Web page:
An SPD officer on site to assist with the city sweep of “The Jungle” homeless encampment in the Duwamish Greenbelt under I-5 yesterday afternoon shot and killed a man who was bearing a knife during a fight with another man, according to the SPD.
SPD chief Kathleen O’Toole told reporters that the police shooting was not specifically related to moving the two men out of the Jungle.
Public pressure increased on the city and mayor Ed Murray in January to address the Jungle, the homeless encampment located under I-5 in the Duwamish Greenbelt, when five people were shot and killed there. Last month, as a debate over how to address unauthorized homeless encampment sites in general became polarized between a crackdown approach and a more compassionate approach, the council approved a plan, 6-3, to sweep “the Jungle.” (The no votes were Lisa Herbold, Mike O’Brien, and Kshama Sawant.)
The female officer who shot the man yesterday has been put on administrative leave per protocol as the city reviews the incident.
After the shooting, Murray stood by the decision to sweep the Jungle.
Here’s the formal statement from the mayor’s office.
While details are still coming in, the Seattle Police Department is investigating an officer-involved shooting today in the East Duwamish Greenbelt.
I am in regular communication with Chief O’Toole as the SPD’s Force Investigation Team conducts a full investigation, along with the presence of the civilian-led Office of Professional Accountability. As always under the Consent Decree, the Department of Justice and the Federal Monitor will be engaged throughout the review of the incident.
At the same time, today’s operation in the Greenbelt was needed, both because of the long history of public safety issues in the area and because of the long-overdue work the Washington Department of Transportation needs to do on Interstate 5. We expect this work to continue at the conclusion of the investigation.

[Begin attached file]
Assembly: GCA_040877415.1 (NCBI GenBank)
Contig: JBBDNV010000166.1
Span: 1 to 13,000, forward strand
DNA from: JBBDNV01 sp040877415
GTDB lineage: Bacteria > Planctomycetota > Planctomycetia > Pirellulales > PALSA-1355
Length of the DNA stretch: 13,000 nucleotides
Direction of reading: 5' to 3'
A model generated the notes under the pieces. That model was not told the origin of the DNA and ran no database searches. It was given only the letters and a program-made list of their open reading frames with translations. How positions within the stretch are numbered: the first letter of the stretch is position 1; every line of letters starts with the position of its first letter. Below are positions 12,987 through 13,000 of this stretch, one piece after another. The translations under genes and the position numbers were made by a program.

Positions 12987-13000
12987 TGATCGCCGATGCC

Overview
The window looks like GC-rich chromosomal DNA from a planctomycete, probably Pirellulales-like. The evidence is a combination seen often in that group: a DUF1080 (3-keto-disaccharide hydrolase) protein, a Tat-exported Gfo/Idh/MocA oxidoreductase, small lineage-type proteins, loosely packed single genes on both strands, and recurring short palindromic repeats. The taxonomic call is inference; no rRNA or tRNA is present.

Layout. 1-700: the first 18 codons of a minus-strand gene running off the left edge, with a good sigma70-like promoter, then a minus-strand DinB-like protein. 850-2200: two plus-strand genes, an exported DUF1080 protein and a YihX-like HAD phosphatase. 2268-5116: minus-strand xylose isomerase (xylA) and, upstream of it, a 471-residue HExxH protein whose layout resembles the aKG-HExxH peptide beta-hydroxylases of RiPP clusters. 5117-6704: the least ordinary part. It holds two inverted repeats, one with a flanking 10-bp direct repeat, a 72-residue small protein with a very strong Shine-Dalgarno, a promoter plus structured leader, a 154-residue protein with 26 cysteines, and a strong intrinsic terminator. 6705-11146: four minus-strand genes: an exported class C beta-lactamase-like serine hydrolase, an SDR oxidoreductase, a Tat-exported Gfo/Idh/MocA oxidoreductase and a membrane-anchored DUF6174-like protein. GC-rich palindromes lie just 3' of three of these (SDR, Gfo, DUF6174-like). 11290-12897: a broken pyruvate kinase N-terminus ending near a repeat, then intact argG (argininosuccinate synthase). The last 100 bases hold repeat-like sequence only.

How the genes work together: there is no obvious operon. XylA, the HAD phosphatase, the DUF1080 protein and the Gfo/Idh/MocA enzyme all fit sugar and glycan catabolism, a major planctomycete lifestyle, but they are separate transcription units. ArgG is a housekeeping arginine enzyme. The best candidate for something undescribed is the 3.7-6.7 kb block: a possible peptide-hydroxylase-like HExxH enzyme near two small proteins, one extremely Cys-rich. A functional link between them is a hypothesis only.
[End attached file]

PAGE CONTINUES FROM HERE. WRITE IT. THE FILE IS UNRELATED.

City council human services committee chair, council member Sally Bagshaw, who supported sweeping the Jungle, is currently heading up discussions on a bill to set protocols around sweeping unauthorized encampments in general. She said yesterday’s police shooting “is another tragedy and heightens awareness and concerns about encampments, drug addiction, and responses.”
Earlier this week, Bagshaw told the council that the legislation dealing with closing unauthorized encampments in general, which is being sponsored by O’Brien, is going to change “substantially” from the initial legislation as proposed by the ACLU, Columbia Legal Services, and the Seattle King County Coalition on Homelessness.
Critics of the original bill, including the mayor, said it was too permissive. While Bagshaw did support the Jungle sweep, she has been sounding a more progressive note on the macro legislation, pointing out that while allowing unauthorized encampments is controversial it may be a temporary necessity. O’Brien has been the most outspoken on that point and has faced off with bill critic, council member Tim Burgess several times over the issue. (I have a message in to O’Brien.) Simultaneously, though, even the leader of the progressive bloc on this issue, council member and ACLU ally Herbold, indicated the bill needed “significant” changes.
The issue before the council is defining what sites are “unsuitable” for encampments. Neighborhood groups are concerned that the definition of “unsuitable” sites will be to narrow and by default create “suitable” sites in their districts. Bruce Harrell, for example, said he would not support a bill that allowed unauthorized encampments in the newly refurbished Cheasty Greenbelt in Southeast Seattle. Herbold says current negotiations in advance of a new proposal that will be unveiled on Thursday have included “external stakeholders” like the Downtown Seattle Association, the International District, Pike Place Market, and the hotel association.
To sweep a “suitable” unauthorized encampment, the original bill said the city had to provide 30 days’ notice and offer the people living at the sites alternative shelter and services. “Unsuitable” sites—spots that are unsafe or hazardous or disrupt public access such as camps on schools, near major arterials, sites where human waste and garbage and needles have accumulated, or camps on active park space like play fields—is apparently being vetted to make the definition more specific.
Murray spokesman Benton Strong confirmed that Murray will veto any encampment proposal that allows unauthorized encampments in public parks.
Bagshaw told me there are “multiple options” under discussion for her human services committee meeting this Friday. She added that, “if there’s no consensus, there’s no vote.”
I’ve asked her to clarify “consensus,” but it takes six votes to override a mayoral veto.